Click Here to View Entire Document
even areas that are undergoing heavy precipitation may be part of the problem, although this may be difficult for residents of the areas to understand. In other words, the effects of global warming are often to cause violent rainstorms in some areas and great droughts in others, resulting in more extreme weather circumstances overall. In applying this information, thus, as an organizer intending to address this difficult situation from an environmental and a political point-of-view, he or she must ask, what effective organizational structures can be implemented to answer the questions of why, how, and what solution to implement to address the immediate problems of the drought, other extreme weather conditions generated by the climatic factors that cause the drought, and the long-term problems of global warming and a lack of conservation that cause the problems?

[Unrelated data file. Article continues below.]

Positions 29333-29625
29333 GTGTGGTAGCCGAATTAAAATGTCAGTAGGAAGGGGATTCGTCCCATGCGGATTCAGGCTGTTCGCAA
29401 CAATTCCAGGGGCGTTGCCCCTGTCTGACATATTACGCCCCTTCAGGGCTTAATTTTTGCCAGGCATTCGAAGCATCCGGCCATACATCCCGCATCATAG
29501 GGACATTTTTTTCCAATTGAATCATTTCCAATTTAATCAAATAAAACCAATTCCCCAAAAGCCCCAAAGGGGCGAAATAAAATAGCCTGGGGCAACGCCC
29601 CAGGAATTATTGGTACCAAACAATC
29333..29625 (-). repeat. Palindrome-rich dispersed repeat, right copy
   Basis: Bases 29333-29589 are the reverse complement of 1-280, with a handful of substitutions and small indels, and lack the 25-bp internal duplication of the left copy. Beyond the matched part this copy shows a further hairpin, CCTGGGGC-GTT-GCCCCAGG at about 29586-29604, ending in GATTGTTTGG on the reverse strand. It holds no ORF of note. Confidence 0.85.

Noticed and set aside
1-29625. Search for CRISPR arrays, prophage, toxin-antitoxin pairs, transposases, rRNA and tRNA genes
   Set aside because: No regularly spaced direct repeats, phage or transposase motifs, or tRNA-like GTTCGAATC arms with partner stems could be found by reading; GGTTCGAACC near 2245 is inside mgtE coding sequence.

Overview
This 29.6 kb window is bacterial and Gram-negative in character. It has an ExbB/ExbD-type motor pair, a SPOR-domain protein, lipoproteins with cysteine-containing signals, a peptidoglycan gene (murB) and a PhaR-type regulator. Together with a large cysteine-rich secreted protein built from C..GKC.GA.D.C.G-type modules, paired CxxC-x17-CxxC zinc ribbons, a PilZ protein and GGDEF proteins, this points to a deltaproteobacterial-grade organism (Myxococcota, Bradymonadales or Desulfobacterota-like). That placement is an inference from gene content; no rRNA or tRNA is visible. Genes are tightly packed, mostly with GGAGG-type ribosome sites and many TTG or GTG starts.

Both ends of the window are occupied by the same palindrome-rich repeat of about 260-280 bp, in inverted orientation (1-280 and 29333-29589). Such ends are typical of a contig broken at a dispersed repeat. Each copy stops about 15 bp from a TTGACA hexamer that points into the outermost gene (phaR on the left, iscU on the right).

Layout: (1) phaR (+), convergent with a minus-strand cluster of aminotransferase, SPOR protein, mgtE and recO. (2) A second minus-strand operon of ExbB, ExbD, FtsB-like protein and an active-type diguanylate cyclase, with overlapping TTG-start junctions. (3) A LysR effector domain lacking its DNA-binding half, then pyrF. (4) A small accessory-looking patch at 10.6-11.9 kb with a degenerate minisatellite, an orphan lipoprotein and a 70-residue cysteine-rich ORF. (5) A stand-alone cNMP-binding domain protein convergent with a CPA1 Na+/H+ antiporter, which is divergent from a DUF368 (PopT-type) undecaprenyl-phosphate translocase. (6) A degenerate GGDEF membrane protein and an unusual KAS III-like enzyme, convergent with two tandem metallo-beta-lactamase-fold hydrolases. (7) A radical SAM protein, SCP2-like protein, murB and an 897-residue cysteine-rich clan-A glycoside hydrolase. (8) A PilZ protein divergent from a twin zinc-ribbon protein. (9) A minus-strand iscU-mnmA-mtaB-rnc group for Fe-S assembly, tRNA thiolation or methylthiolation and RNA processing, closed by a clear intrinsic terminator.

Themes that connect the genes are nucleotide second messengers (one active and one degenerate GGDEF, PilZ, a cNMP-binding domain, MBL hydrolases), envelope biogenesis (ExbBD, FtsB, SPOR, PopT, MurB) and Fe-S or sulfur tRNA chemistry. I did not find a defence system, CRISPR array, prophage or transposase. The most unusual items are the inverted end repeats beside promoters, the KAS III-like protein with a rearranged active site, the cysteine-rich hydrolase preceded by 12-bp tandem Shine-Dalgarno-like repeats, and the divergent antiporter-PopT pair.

Clearly, to determine the 'why' there is a drought occurring, a team of scientists and meteorologists are necessary, to work in concordance with those who will determine the actual policy. The organization must be regionally dispatched, given the nature of the lack of precipitation in some areas and the overabundance of precipitation in other areas. For instance, in the Western U.S., much of the precipitation actually comes in a very short period of time. When this time of year is affected by out-of -- the ordinary climatic conditions, a drought will quickly occur. California for example, gets almost no rain at all between May and October. In the mountains in the Western United States, most of that precipitation falls as snow. It is then stored in the mountains as snow pack. When it melts up in the spring, it begins to run off, and that runoff feeds our rivers and lakes and streams throughout the drier parts of the year. When water managers grow overly dependent on that snow pack, again a drought can occur. (Glieck, cited by Brad Kloza, 2004)